For those initiates who follow and understand the profound path of Guru Yoga, there are many practices which yield swift results.   This practice (which will follow) is not only good for connecting with one's Guru, but also for getting blessings and removing all kinds of obstructions.   One does the practice with a large view, however it is important to understand that having such a view doesn't limit the impact in one's own life, but multiplies it.    Therefore, even if one is inspired to do the practice because they are going through a difficult time, doing the practice with a large view will be even more helpful.   For this practice, one merges their essence with the Guru and sits as such.  Whenever one takes up an energy/complexion,  it is important to first get out of the way.  There are several ways to get out of the way,  the most easy (and somehow the most advanced) is to just see that there is nobody in the way.   Second to that, is spending a bit of time in meditation seeing the insubstantiality of self and "person".  Otherwise, there are more elaborate processes where one goes through the death process and is "reborn" as the pure manifest quality.   It can be very useful (in this and other works), to offer a prayer/state one's intentions beforehand.  For this work,  one should clearly think of their Guru and think "may i merge and become one with my Guru in order to perform the activities that liberate beings" (one's incursions can be expressed according to how it sincerely arises, but the view and flavor should be in accord).   After the incursions and from pure awareness, one should bring forth the presence of one's Guru, and completely unite one's life-breath with that presence.   Presence is a quality that is both tacit and hard to define, but in experience is unmistakable.   When one spends time with their Guru, then there is an osmosis like process (enriched by the subtle art of surrender/accord) whereby one connects with their Guru's presence (literally by being present) and then not only can one invoke it but carries it like a scent.   One time many years back, I happened to randomly be sitting next to a lady.   A certain presence came clear and i ventured to ask if she had spent time with a particular Guru.  She was very surprised, and said that indeed she did, and that she served as his attendant for his final 10 years.   While I'd not met her Guru, she need not have been surprised at the recognition because the "scent" of her Guru was like a strong perfume on her.  The quality of presence is what makes Guru practices more powerful than Deity practices, however people prefer Deity practices.  (The reasons for that are a whole other article).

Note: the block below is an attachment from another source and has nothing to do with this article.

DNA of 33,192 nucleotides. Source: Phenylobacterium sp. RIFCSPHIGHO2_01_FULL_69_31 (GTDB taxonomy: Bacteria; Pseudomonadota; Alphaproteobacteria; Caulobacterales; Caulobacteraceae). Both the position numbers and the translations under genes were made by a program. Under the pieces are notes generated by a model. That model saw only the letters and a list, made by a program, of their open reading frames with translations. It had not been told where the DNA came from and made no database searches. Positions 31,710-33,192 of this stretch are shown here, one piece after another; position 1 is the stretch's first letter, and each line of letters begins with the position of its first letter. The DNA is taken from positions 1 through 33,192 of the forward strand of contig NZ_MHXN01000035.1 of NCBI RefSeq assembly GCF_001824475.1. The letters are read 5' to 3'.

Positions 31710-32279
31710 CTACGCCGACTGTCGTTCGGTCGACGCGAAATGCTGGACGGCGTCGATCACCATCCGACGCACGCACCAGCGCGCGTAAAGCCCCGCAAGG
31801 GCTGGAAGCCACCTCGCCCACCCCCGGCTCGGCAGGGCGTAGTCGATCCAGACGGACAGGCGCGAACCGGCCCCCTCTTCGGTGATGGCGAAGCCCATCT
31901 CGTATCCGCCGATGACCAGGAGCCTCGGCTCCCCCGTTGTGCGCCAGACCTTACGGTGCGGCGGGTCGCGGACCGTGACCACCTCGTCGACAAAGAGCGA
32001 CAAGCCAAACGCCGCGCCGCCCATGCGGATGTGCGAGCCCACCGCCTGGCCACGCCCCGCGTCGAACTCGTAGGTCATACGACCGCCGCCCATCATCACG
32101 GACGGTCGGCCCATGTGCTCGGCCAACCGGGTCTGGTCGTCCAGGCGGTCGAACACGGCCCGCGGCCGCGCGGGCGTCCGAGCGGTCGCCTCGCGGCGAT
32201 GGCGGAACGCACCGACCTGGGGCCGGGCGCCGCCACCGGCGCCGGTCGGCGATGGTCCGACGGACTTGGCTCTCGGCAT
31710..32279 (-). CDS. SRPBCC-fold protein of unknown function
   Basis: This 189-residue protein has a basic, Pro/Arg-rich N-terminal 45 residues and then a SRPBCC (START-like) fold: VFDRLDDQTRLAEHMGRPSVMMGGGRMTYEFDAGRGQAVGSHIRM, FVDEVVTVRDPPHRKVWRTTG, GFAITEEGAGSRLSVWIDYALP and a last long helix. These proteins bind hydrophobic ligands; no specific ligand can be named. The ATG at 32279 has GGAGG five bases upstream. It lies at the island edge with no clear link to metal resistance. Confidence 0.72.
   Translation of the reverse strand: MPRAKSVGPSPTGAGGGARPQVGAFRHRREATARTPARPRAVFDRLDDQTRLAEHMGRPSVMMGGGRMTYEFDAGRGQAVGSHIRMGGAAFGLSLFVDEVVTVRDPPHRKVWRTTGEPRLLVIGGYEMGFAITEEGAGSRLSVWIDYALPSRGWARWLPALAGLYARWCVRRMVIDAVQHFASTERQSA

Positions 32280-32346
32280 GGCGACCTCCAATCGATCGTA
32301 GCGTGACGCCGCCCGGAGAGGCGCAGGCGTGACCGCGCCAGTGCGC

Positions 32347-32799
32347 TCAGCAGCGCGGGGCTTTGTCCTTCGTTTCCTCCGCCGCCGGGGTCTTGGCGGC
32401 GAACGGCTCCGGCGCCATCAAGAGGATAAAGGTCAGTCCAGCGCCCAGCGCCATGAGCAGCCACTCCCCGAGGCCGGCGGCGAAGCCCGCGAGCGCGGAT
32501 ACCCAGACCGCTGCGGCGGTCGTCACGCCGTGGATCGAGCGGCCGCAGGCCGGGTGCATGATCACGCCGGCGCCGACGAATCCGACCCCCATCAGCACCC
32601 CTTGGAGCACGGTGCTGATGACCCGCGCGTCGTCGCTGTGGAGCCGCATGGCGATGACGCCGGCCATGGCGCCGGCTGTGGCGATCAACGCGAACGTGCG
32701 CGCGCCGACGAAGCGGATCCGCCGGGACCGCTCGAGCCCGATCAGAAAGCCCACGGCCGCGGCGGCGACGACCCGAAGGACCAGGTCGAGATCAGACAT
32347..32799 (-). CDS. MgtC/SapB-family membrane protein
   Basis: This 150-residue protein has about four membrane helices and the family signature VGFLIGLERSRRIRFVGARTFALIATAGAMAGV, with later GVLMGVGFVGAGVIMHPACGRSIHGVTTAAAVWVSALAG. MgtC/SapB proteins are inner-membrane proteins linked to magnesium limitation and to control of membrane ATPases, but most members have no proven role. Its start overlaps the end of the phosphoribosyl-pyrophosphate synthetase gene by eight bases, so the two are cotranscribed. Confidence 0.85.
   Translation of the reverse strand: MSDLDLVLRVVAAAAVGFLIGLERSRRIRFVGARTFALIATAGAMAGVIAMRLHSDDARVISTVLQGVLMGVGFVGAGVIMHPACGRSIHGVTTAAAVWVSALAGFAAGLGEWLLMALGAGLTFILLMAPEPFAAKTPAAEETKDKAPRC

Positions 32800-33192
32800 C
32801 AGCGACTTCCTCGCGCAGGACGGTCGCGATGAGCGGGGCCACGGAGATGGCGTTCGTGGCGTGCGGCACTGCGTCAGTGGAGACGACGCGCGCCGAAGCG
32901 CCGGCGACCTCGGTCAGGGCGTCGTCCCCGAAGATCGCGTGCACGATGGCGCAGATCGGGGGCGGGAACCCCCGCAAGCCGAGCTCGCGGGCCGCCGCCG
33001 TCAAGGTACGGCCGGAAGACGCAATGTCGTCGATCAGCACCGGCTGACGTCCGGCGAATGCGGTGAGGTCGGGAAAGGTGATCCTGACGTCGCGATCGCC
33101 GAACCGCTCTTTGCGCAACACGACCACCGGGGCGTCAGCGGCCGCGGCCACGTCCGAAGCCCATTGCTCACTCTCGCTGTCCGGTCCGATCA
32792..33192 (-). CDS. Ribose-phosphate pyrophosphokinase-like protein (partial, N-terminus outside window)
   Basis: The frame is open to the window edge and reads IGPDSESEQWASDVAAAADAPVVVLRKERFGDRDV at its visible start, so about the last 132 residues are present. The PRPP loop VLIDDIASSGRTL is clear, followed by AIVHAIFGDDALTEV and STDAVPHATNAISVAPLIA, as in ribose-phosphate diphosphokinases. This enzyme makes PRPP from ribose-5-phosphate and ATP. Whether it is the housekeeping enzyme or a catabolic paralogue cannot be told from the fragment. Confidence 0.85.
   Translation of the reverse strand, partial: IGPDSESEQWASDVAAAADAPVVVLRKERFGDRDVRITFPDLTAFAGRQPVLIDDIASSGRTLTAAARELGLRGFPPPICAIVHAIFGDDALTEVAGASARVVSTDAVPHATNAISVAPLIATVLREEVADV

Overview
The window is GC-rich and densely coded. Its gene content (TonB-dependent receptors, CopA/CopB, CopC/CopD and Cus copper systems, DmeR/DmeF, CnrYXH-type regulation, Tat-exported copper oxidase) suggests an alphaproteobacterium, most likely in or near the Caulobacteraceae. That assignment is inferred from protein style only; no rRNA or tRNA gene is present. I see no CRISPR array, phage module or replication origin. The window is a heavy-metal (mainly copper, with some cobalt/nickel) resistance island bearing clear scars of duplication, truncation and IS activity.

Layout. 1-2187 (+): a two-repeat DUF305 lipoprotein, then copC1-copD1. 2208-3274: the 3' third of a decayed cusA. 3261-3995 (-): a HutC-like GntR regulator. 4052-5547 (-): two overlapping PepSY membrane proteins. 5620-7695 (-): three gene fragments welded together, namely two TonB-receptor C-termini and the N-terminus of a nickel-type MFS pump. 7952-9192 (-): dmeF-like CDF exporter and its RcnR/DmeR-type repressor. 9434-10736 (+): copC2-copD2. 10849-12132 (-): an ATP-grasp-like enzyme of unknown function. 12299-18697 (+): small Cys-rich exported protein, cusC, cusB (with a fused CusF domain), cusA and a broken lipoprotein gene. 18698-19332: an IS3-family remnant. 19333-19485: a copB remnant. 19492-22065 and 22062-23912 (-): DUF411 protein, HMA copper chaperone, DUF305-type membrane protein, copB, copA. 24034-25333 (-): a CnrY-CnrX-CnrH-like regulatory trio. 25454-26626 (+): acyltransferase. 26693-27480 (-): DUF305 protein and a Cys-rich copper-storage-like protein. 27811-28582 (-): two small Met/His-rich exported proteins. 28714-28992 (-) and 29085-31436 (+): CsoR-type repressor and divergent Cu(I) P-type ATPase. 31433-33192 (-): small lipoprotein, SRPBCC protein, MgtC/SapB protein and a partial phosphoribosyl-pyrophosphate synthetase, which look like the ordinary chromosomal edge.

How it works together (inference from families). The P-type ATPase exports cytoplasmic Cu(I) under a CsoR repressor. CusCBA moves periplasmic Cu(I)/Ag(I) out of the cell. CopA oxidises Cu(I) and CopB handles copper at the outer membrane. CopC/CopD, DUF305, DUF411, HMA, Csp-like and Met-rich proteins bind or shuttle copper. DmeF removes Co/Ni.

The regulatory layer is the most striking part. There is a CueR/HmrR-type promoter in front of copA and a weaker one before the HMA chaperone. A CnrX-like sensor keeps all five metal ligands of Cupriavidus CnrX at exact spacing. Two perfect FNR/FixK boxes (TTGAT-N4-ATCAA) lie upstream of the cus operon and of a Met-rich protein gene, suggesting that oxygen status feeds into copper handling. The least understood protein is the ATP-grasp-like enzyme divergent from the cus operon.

So having connected and united with the Guru, one should sit confidently as such for sometime.  The initial visualization/feeling should correspond to one's Guru as one knows them (i.e. appear/feel in a way that is most familiar).    The activity meditations can be done as a group or individually as one sees fit.   There are corresponding short bija mantra with each activity, but that portion will not be inculded here.   However, it should be noted that when using the mantras, they are not chanted like one's normal japa, but take on different patterns (like slow/long/pervasive in style or like a swarm or like a swarm inside something pervasive etc.) depending both upon the activity and the particular point in the meditation.  Also, it should be noted that the bijas can be used as part of the visualization process.  That said, one can do the sadhana without the mantras, and in many cases, doing so can actually be more beneficial (in that one can just focus on points of sincerity).